Cognitive Dissertation

In each of these studies I demonstrate that, as with default choices, an emphasis on either autonomy or accountability can communicate what is normative and expected, change the meaning of the behavior in consideration, and guide the choices that people ultimately make, as well as how those choices are construed by both themselves and others.Both a framing of autonomy and of accountability allow the exercise of choice, yet communicate very different ideas about what behavior is valued.

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Here, I argue that foregrounding autonomy has the effect of communicating that a social choice or commitment is optional, and the choice available to a person is therefore whether or not to opt-in.

In contrast, when accountability is foregrounded, commitment to others is perceived as normative and the construal of the choice available to people is whether or not to opt-out.

In 4 studies I manipulate which social expectation was foregrounded by using subtle cues in language (Study 3) and then explicitly by creating different attendance policies for a Community Club (Study 4) and an academic workshop (Studies 5a and 5b).

In the autonomy foregrounding ("opt-in") condition, I drew on the results from Part 1 to create a community that prioritizes individual autonomy.

Participants were told members are free to attend events when they choose and that this ensures a highly engaged community.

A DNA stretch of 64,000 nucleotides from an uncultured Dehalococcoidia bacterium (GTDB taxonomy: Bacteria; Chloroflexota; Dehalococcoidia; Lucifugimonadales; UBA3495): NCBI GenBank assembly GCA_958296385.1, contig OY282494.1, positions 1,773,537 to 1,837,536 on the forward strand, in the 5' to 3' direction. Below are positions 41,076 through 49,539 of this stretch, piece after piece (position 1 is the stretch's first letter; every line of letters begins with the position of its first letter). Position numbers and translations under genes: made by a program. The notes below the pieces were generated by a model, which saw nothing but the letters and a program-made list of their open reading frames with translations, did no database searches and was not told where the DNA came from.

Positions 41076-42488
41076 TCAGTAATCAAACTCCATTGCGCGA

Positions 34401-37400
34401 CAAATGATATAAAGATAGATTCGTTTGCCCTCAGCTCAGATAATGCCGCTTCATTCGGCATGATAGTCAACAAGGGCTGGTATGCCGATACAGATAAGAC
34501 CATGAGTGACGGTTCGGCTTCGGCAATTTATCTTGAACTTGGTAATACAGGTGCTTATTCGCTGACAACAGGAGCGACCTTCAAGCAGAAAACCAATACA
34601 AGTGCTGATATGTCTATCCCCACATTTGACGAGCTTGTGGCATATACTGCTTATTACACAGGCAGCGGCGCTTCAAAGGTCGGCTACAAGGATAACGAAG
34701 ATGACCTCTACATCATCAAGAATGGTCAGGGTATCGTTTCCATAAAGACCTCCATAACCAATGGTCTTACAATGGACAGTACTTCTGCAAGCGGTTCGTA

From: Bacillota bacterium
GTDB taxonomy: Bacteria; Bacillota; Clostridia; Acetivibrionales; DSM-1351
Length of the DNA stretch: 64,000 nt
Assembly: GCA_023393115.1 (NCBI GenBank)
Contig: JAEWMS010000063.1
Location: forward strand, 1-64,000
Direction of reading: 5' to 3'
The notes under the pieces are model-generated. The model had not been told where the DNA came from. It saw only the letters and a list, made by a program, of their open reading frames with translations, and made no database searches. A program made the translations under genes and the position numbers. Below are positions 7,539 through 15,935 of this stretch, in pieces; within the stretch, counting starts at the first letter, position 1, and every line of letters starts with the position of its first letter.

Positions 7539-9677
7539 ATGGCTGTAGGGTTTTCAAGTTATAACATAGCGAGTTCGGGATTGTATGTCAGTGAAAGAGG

In the accountability foregrounding ("opt-out") condition, participants were told members are expected to attend every meeting, unless they are unable to do so, and that this creates a tight-knit community.One overlooked reason for this might be the focus on creating mechanistic stories while sacrificing measurement rigor.This dissertation explores the meaning of a 'marker' of self-regulation from a psychometric perspective.Regarding between-subjects designs we show how extensive model comparisons can reveal conflicting narratives and how neural group differences might lie in properties other than the central tendency of distributions.To sample the important parts of the visual world observers make saccades, moving the high-resolution and color-sensitive fovea to informative locations.At an intuitive level covert attention is a focusing on a feature or a location in the visual world and a suppression of other irrelevant features and locations.When operationalized into the laboratory, cueing an observer with covert attention can be shown to result in improved detection, smaller thresholds of discrimination, faster reaction times, and suppression of distractors.Our work highlights the importance of the required and varying statistical properties of a self-regulation marker depending on the research question.With respect to within-subjects analyses we present the largest comparison of behavioral self-regulation measures in their suitability for individual difference analyses using retest-reliability.Result includes all theses and dissertations — from all sources — held in the Stanford Libraries and Digital Repository. is that people are individually in control of and responsible for their lives--the individual is considered as separate and apart from others (Markus & Kitayama, 1991; 1994; Markus, 2017).To show Stanford work only, refine by Stanford student work or by Stanford school or department. Though this narrative has produced incredible technological and economic development in the Western world, many of the most urgent global demands, such as climate change and extreme inequality, will require an emphasis not on individual autonomy, but on people's fundamental interconnectedness with and accountability to one another and the natural world--or, an emphasis on how people are a part of a larger whole (e.g., Hamedani, Markus, & Fu, 2013).

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